previously published in Sketchbook

Sunday 19 November 2017

A Christmas Tree in Waiting

Every year for the past several years we have had a living Christmas tree in a pot, taken from Crafty Green Boyfriend's mother's garden and  returned there after the festive season. Today we chose this year's tree, though it will be a while before we collect it and bring it home.

It was a lovely day for a wander round the garden. The apple tree is as ever laden with fruit

and the maple looks stunning in its autumn colours

and its leaves make a beautiful carpet when they fall

Saturday 18 November 2017

Birds Drinking from a Puddle

Yesterday I wasn't able to join Crafty Green Boyfriend for his walk round Corstorphine Hill but I was very impressed by these photos he took of some birds drinking from a puddle. (Click on the photos to enlarge them)

long tailed tit and blue tit

 blue tit having a really good wash

long tailed tit arrives to watch blue tit bathing 

long tailed tits all in a row

long tailed tits in conversation 

a goldcrest


Friday 17 November 2017

Witches Brooms

A little late for Hallowe'en I know, but I was impressed by the witches' brooms growing in this birch tree in Silverknowes. Now the leaves have mostly fallen the brooms are more noticeable than they usually are.

The witches broom is a growth caused by pests  or disease, for example wasps, viruses or fungi. Although they occur in a number of different species of tree, in this country at least they are most obvious in birch trees.

Thursday 16 November 2017

Olive Tree

Dark comfort of the olive grove
protects earth from storm and drought,
offers sanctuary.

Dark fruit, plump with food and oil,
creates a whole cuisine,
supports villages.

Dark branches laden with symbolism
represent the unattainable.


Another poem reposted from back in 2006! 

I also recently reposted an old poem over on my Shapeshifting Green blog, you can read it here

I've recently had a couple of poems published in online journals, you can read them by following the links below: 

Raspberry Picking on Misty Mountain Review

Rogue on Quatrain Fish.

Wednesday 15 November 2017

Peregrine at Musselburgh Lagoons

The autumn colours are still beautiful along the wooded paths leading to Musselburgh Lagoons. This tranquil scene though hides a much more frenetic world on the Lagoons themselves!

The oystercatchers had gathered in their hundreds in a large crowd on the lagoons, along with a few curlews. They were hopping around unconcernedly as a peregrine circled overhead, divebombing the oystercatchers then flying up again to repeat the whole process. I think the apparent lack of concern from the oystercatchers' point of view was due to them knowing that if they flew off  then the peregrine would have a better chance of catching one of them - though an adult oystercatcher seems a rather large meal for a peregrine (can anyone comment on that?). After several minutes the peregrine flew off without a meal.

Later as I was walking along the River Esk returning to Musselburgh town, I saw a kingfisher flash blue under the bridge.

Then I managed to catch this cute goose, a cross between a Canada goose and a greylag (in the second photo you can see a Canada goose to the right of the photo). You often see these hybrid geese at Musselburgh.

Monday 13 November 2017

Leaf Islands and Mysterious Balancing Stones

One of the things I love about autumn are the leaf islands that form in the mill lade next to the Water of Leith in Colinton Dell

The leaves float downstream until they collide with the stones on the bed of the lade and arrange themselves like this.

Meanwhile on the river itself the mysterious rock balancer has been at work again (click on the image to get a better view)

The autumn colours are still beautiful, here's just a selection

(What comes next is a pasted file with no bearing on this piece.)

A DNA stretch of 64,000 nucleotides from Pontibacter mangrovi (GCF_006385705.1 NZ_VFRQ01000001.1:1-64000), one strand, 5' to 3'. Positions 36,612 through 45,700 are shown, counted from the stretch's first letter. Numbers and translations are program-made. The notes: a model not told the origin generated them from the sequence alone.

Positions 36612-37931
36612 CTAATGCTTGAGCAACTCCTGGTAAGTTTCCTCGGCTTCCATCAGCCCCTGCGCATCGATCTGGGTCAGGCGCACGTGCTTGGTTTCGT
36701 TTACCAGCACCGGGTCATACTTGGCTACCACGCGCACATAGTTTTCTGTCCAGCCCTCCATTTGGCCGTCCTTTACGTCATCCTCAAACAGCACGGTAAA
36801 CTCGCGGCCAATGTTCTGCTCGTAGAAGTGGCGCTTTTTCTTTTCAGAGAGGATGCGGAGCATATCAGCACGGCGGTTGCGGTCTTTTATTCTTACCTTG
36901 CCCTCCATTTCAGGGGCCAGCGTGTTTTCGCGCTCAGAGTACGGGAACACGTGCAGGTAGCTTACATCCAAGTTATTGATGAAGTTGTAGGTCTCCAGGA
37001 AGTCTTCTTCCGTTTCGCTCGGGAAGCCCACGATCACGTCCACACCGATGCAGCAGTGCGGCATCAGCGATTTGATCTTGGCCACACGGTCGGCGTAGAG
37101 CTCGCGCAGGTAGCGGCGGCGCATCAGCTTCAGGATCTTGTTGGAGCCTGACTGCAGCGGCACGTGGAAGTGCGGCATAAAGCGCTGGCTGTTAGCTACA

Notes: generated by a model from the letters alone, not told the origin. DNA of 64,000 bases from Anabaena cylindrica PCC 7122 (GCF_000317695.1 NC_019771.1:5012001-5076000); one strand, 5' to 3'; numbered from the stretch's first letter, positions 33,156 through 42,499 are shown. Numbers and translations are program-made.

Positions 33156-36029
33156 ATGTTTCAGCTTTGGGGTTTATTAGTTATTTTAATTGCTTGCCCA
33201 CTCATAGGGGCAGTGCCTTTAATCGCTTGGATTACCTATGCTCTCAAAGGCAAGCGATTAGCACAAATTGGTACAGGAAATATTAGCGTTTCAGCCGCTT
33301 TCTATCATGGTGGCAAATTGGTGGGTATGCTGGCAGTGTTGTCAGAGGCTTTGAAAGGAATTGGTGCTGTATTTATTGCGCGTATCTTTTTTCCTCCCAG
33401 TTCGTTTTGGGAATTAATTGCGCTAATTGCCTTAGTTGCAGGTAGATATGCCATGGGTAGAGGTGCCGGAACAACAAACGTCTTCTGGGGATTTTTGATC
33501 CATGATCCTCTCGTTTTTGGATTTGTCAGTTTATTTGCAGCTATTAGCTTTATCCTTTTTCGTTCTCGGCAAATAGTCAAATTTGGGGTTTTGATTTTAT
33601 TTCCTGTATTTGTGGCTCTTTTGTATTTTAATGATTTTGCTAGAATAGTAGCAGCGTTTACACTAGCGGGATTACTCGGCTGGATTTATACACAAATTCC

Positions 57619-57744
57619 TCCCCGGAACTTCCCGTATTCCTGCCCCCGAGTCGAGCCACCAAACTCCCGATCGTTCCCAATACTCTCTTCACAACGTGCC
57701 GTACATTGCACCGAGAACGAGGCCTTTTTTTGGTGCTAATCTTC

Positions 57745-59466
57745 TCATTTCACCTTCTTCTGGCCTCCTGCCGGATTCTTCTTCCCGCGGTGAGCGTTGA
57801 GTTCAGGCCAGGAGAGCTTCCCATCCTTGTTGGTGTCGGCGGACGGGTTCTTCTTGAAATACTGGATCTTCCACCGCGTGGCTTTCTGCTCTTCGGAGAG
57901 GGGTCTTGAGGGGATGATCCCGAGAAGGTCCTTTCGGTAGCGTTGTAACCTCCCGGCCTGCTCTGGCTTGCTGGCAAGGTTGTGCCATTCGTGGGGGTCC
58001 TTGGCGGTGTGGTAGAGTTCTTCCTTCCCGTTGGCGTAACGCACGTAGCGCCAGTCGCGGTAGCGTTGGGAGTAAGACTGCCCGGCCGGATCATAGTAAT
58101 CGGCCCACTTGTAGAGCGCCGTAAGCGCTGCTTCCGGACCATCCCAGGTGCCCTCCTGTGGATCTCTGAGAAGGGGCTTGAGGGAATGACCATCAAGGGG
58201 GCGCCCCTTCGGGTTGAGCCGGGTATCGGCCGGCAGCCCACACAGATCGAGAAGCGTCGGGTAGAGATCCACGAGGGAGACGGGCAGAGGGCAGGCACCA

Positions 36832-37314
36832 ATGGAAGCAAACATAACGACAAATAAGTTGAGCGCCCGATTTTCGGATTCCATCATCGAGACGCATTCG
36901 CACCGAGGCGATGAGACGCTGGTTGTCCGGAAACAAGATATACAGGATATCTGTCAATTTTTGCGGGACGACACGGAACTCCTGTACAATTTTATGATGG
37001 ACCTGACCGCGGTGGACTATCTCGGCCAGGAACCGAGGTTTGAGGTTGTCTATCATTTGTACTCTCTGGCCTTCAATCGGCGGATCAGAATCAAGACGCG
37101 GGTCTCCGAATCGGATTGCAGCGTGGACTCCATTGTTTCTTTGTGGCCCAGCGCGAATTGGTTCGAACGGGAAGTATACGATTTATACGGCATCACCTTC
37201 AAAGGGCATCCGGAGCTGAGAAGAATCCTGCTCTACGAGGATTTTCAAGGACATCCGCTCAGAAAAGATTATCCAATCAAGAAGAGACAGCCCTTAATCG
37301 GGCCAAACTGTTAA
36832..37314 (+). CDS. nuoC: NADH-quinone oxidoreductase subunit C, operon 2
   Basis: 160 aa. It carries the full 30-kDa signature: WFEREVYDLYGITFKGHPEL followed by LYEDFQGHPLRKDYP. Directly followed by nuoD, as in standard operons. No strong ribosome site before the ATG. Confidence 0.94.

But some trees are already almost entirely bare

Sunday 12 November 2017

Wojtek the Bear - Polish War Hero

Wojtek was a bear, rescued as a cub, from a cruel fate as a dancing bear in Iran by Polish soldiers who then kept him as a mascot, friend and helper.

This memorial statue, by Alan Beattie Herriot, recently placed in Edinburgh's Princes Street Gardens is a wonderful tribute to a brave and characterful bear (though I do find it astonishing that Edinburgh has far more statues to animals than it does to women).

Seeing the statue made me want to find out more about Wojtek and so I was delighted to discover Wojtek the Bear, Polish War Hero a book by Aileen Orr. This entertaining, informative and moving book follows Wojtek from his initial rescue in Iran, through his life in the Polish army during the 2nd World War and in a camp in the Scottish Borders to his last years in Edinburgh Zoo (where one of his keepers was Crafty Green Boyfriend's Dad!) Wojtek truly was a hero, he helped carry supplies, caught a spy and was a huge morale boost for the troops. He loved swimming, making friends, dancing at local dances in the Scottish Borders and eating. He drank beer and smoked cigarettes.

As well as telling Wojtek's story, the book outlines Polish history during the war and immediately  afterwards, the terrible suffering of Poland during the war at the hands of both the Germans and the Russians. The book concludes by telling the story of the author's campaign to get the statue to Wojtek erected in Edinburgh.

Wojtek the Bear, Polish War Hero by Aileen Orr, published by Birlinn Books

Saturday 11 November 2017

November Sunshine

A lovely late autumn day today! We started at the exhibition for the proposed housing development on Cammo Fields held at Cramond Kirk, where we posted our comments of don't build on these fields as they are valuable habitat for various farmland birds that City of Edinburgh Council commits to protecting in the local biodiversity action plan.  You can read my previous blog posts about this proposed housing development here).

Then we went into Cramond village for coffee and cake outside overlooking the River Almond

We were delighted to see a flock of about 50 lapwings flying around above the river!

We then walked past Cramond Island 

and along the River Forth to Silverknowes. It's always worth stopping to admire the fish sculpture by Ronald Rae.

The wildflower meadows are still looking lovely

and the wild rosehips are decaying beautifully

Someone had laid out this row of shells

We finished our walk up the road between the sheep pasture 

and the golf course, where the trees were full of birds.

Though the birds (starlings, bullfinches, goldfinches, fieldfares and redwings) didn't want to be photographed!